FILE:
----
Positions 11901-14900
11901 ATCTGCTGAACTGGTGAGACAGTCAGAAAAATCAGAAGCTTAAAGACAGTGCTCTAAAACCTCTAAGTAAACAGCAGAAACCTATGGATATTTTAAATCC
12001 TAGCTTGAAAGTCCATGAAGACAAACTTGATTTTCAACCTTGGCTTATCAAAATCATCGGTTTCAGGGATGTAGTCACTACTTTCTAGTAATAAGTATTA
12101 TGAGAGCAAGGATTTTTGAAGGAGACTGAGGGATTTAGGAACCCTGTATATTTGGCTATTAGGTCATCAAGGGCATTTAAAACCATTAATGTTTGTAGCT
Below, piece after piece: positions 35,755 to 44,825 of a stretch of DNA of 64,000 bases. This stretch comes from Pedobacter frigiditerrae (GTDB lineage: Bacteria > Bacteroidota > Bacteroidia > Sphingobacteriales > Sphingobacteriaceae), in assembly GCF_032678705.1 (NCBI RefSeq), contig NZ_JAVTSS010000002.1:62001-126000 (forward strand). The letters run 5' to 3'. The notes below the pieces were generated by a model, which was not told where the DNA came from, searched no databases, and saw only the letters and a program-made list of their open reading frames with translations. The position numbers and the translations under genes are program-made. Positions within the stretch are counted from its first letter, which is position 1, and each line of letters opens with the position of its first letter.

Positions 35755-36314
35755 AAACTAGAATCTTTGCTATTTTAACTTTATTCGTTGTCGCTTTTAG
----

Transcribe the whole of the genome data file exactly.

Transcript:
Positions 11901-14900
11901 ATCTGCTGAACTGGTGAGACAGTCAGAAAAATCAGAAGCTTAAAGACAGTGCTCTAAAACCTCTAAGTAAACAGCAGAAACCTATGGATATTTTAAATCC
12001 TAGCTTGAAAGTCCATGAAGACAAACTTGATTTTCAACCTTGGCTTATCAAAATCATCGGTTTCAGGGATGTAGTCACTACTTTCTAGTAATAAGTATTA
12101 TGAGAGCAAGGATTTTTGAAGGAGACTGAGGGATTTAGGAACCCTGTATATTTGGCTATTAGGTCATCAAGGGCATTTAAAACCATTAATGTTTGTAGCT
Below, piece after piece: positions 35,755 to 44,825 of a stretch of DNA of 64,000 bases. This stretch comes from Pedobacter frigiditerrae (GTDB lineage: Bacteria > Bacteroidota > Bacteroidia > Sphingobacteriales > Sphingobacteriaceae), in assembly GCF_032678705.1 (NCBI RefSeq), contig NZ_JAVTSS010000002.1:62001-126000 (forward strand). The letters run 5' to 3'. The notes below the pieces were generated by a model, which was not told where the DNA came from, searched no databases, and saw only the letters and a program-made list of their open reading frames with translations. The position numbers and the translations under genes are program-made. Positions within the stretch are counted from its first letter, which is position 1, and each line of letters opens with the position of its first letter.

Positions 35755-36314
35755 AAACTAGAATCTTTGCTATTTTAACTTTATTCGTTGTCGCTTTTAG